writers on dancing


New Stars in "La Bayadère"

"La Bayadère" – chor. Rudolf Nureyev after Marius Petipa
Paris Opera Ballet
Théâtre de la Bastille
March 11-12, 2006

by Marc Haegeman
copyright 2006 by Marc Haegeman

While at the Palais Garnier, Teshigawara, Lagraa and Kylián are representing the Paris Opera’s continuing infatuation with contemporary dance and Jean-Claude Gallotta’s Nosferatu is announced as the next ballet to enter the company’s repertory, that friend of old named tradition happily returns at the Bastille in the guise of Rudolf Nureyev’s last great classic La Bayadère.

Created for Paris in 1992, La Bayadère has been a favourite with audiences and as a company ballet par excellence a formidable test for the Paris Opera Ballet ever since. Splendidly designed—with sumptuous fantasy sets by Ezio Frigerio and lush costumes by Franca Squarciapino—and intelligently staged, La Bayadère may be Nureyev’s least idiosyncratic take on a Marius Petipa classic, but it is surely one of his most agreeable.

Now well over its 160th performance, it’s obvious that the Paris Opera is making sure the characters are realized with a great deal of dramatic depth. The stylized mime sequences in the 1st Act are spiced by a touch of verismo, as if they worry otherwise the message won’t be understood. I find this quite acceptable when it concerns the main roles, since it seems to secure a convincing emotional identification with their character—and in very few companies can one find ballerinas who fight the mime duel as fiercely as here. However there are moments when the desire for realism is unnecessary or simply over the top, as with those overeager warriors who can’t keep their hands off the ‘djampo’ dancers, a performance detail that wasn’t there in the beginning but appears more elaborated with every new showing and leaves you wondering how far they will go next time.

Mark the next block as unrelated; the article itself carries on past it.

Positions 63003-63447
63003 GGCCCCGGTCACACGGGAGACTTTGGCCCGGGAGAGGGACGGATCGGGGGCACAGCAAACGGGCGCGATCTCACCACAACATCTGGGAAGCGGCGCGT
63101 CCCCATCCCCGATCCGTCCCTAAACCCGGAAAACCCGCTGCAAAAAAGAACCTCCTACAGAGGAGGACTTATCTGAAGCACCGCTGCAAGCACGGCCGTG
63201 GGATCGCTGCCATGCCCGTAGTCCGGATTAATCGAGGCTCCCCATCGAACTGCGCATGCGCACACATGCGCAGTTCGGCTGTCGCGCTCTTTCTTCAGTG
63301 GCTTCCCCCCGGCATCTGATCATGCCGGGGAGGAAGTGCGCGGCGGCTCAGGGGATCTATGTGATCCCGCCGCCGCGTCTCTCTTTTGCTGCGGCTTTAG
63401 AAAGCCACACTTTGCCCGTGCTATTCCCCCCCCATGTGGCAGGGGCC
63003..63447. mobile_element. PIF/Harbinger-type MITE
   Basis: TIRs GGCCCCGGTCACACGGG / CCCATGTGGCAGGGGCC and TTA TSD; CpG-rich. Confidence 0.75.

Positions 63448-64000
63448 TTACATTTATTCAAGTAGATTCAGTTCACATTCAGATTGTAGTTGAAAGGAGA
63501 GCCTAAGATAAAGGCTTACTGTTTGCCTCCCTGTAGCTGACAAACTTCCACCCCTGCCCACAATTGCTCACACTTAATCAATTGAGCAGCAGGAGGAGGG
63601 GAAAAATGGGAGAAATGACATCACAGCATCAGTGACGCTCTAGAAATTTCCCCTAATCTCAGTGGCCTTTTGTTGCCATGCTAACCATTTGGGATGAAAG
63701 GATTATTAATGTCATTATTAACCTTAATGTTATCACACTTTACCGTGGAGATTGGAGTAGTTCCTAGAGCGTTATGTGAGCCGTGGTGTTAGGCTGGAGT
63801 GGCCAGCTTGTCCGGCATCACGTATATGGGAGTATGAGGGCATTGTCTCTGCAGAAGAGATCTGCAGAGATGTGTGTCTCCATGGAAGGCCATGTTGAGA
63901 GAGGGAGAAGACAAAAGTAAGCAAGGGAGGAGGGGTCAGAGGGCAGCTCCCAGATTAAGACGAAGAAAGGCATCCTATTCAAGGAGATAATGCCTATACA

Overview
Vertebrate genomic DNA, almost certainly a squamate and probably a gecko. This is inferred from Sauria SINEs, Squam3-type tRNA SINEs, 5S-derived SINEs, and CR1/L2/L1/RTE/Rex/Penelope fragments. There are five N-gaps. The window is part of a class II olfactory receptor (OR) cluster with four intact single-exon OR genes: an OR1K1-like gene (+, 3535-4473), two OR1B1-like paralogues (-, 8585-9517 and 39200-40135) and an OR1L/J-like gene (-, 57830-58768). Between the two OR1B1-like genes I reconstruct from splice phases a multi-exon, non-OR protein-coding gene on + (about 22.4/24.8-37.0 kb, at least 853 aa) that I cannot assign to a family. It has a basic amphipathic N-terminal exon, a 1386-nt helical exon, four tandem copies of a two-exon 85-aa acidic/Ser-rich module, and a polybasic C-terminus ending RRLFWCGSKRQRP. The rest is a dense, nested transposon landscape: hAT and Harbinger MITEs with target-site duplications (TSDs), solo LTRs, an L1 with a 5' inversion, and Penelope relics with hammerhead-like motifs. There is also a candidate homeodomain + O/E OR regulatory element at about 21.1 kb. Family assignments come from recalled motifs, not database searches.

Aurélie Dupont, leading a first cast with Hervé Moreau and Dorothée Gilbert, was an outstanding Nikiya. Her performance had many of the same qualities as noted in her Swan Lake last December. With her unerring sense of style and strong, yet never obtrusive technique Dupont easily struck an enviable balance between the sensitivity needed for the first Acts and the classical exactitude and detachment required for the Kingdom of the Shades. Dramatically as well as theatrically it all made perfect sense. Her character was complete, her dancing always ravishing, but nowhere as much so as in the Shades Act. This is Paris Opera schooling at its most beguiling.

Hervé Moreau, who replaced an indisposed Nicolas Le Riche, was named étoile following his debut as Solor on the opening night of this run, on March 3. In his late twenties, tall and with movie star good looks, he carries the promises but didn’t as yet reveal the qualities of an étoile in his second performance with Dupont on March 11. A reliable partner, his presence was far too tender and meek to kill tigers and face two determined women. And all euphoria surrounding his nomination set aside, his solo dancing that night remained underpowered and he didn’t convey the feeling of security and authority naturally expected from bearers of this title.

Clairemarie Osta in a second performance was fine from a dramatic viewpoint, but, small-scaled and technically less confident than Dupont, didn’t quite convince as a Shade. She was in her element in the opening scenes, appearing a more playful than sensual Nikiya, head over heels in love with Benjamin Pech’s Solor, and in her solo where she beautifully emphasized the Oriental colouring of the arm movements.